The news that Dow Jones & Co.’s controlling Bancroft family will consider selling the company, including to Rupert Murdoch’s News Corp., while not a surprise, is still a shock. Neither public company mentioned as a potential suitor mentioned in todays’ New York Times, General Electric Co. and News Corp., is a suitable owner, each for its own reasons. Closely held Bloomberg L.P. is problematic, at best. That Maurice R. Greenberg, former CEO of the most secretive of all public company giants, American International Group Inc., even deserves mention is an unfunny joke, for reasons I’ll get to if it ever becomes necessary. However, the Bancrofts’ stated commitment to DJ’s “editorial independence, integrity and journalistic freedom” should not to be taken lightly. Still, they’re in a tight spot.
10:13 AM - June 1, 2007
DJ’s unsuitable suitors
Bancrofts in a tight spot
Who cares if it’s true? - Modern-day newsrooms reconsider their values
What Is Russia Today? - The Kremlin’s propaganda outlet has an identity crisis
And from the left…Fox News - There’s more to Fox News’ strategy of hiring liberals than creating a public boxing match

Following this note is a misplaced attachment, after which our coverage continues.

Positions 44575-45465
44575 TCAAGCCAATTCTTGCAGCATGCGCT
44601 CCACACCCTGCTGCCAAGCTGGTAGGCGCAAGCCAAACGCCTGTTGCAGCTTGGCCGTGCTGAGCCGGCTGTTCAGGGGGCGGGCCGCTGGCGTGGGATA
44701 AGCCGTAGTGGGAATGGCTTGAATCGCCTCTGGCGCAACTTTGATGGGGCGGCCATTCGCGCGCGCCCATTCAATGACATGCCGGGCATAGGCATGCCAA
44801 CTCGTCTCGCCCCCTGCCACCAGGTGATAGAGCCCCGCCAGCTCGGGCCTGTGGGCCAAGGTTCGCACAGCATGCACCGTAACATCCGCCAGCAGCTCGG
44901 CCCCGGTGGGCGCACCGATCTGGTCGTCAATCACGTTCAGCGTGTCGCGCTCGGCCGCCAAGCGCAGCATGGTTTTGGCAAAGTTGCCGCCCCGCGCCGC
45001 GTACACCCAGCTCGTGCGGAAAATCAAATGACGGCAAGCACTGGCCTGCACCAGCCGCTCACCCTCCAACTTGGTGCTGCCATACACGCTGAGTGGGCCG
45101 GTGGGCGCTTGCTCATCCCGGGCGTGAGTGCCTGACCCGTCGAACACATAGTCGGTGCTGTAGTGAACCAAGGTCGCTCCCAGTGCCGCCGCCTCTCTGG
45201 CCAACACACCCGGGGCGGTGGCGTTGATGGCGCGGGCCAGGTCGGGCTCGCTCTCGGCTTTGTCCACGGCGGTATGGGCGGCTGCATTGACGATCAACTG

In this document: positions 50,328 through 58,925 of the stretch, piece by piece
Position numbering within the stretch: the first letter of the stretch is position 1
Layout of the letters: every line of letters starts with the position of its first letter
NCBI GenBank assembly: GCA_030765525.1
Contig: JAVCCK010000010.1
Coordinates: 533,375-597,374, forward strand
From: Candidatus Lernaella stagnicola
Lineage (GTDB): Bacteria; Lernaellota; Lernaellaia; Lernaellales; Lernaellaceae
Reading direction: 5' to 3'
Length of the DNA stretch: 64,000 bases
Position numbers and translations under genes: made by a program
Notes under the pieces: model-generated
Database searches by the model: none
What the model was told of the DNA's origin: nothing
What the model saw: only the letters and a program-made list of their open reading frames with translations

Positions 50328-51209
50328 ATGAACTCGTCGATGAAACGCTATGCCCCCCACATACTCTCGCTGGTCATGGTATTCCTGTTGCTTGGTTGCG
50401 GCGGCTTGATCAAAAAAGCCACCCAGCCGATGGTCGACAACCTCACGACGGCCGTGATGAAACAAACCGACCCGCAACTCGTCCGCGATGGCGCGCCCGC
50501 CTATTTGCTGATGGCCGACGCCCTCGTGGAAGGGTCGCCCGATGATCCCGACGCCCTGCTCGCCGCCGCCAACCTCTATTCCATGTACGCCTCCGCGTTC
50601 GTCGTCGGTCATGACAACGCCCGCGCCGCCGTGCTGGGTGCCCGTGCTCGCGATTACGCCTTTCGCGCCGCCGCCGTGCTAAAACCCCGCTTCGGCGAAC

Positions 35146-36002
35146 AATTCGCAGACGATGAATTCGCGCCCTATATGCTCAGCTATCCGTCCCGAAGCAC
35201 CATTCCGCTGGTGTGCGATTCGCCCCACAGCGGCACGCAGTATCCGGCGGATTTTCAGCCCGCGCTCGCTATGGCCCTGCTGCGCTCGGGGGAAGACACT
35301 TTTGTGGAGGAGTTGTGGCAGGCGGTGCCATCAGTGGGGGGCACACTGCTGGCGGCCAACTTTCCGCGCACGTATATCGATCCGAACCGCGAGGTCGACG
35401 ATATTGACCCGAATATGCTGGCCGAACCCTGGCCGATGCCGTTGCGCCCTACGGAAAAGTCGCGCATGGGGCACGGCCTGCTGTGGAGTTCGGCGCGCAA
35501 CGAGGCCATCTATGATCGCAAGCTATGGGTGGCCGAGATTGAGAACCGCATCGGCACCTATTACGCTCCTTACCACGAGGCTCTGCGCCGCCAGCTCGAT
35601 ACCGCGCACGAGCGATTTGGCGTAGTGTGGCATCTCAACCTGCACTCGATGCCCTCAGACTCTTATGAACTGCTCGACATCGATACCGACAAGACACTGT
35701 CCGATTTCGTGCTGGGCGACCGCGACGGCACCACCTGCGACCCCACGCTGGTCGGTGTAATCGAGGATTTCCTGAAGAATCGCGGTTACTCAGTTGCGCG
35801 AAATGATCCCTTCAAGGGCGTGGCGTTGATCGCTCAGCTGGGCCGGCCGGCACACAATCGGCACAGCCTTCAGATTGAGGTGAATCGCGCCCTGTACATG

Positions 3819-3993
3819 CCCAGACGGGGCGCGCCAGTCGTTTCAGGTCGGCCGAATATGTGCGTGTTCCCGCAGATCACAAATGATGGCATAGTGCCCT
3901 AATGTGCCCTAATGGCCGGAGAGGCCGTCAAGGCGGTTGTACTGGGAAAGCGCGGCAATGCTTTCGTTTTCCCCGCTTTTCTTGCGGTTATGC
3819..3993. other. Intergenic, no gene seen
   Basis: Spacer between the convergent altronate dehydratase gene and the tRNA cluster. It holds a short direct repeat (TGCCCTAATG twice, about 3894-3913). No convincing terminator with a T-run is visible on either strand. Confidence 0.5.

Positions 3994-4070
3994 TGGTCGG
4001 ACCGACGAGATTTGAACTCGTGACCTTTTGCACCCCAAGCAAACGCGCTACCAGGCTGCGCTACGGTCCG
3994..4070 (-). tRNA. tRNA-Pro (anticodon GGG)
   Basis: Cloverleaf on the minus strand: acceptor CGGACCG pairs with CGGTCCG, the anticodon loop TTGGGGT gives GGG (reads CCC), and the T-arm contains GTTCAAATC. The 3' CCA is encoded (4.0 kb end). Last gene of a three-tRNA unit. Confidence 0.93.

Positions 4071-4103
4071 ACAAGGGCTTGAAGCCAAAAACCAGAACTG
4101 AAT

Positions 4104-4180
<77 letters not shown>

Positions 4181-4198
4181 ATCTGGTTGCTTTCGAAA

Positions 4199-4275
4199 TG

Why Skype isn’t safe for journalists - Here are some alternatives for secure voice calls to use instead
Placing a bet on USA Today - Gannett has long felt the television model could translate into print. Now it’s using its flagship paper to double down on that idea.
Email blasts from CJR writers and editors
Maybe everything when that name is “Satoshi Nakamoto”
Here’s what happens when the readers choose the frontpage story
The numbers on the Daily Mail don’t add up
Conservation group calls for donations of small knitted jumpers for birds who have been caught in oil spills
Stunning timelapse of Yosemite National Park
Who Owns What
A report from the Columbia University Graduate School of Journalism
Questions and exercises for journalism students.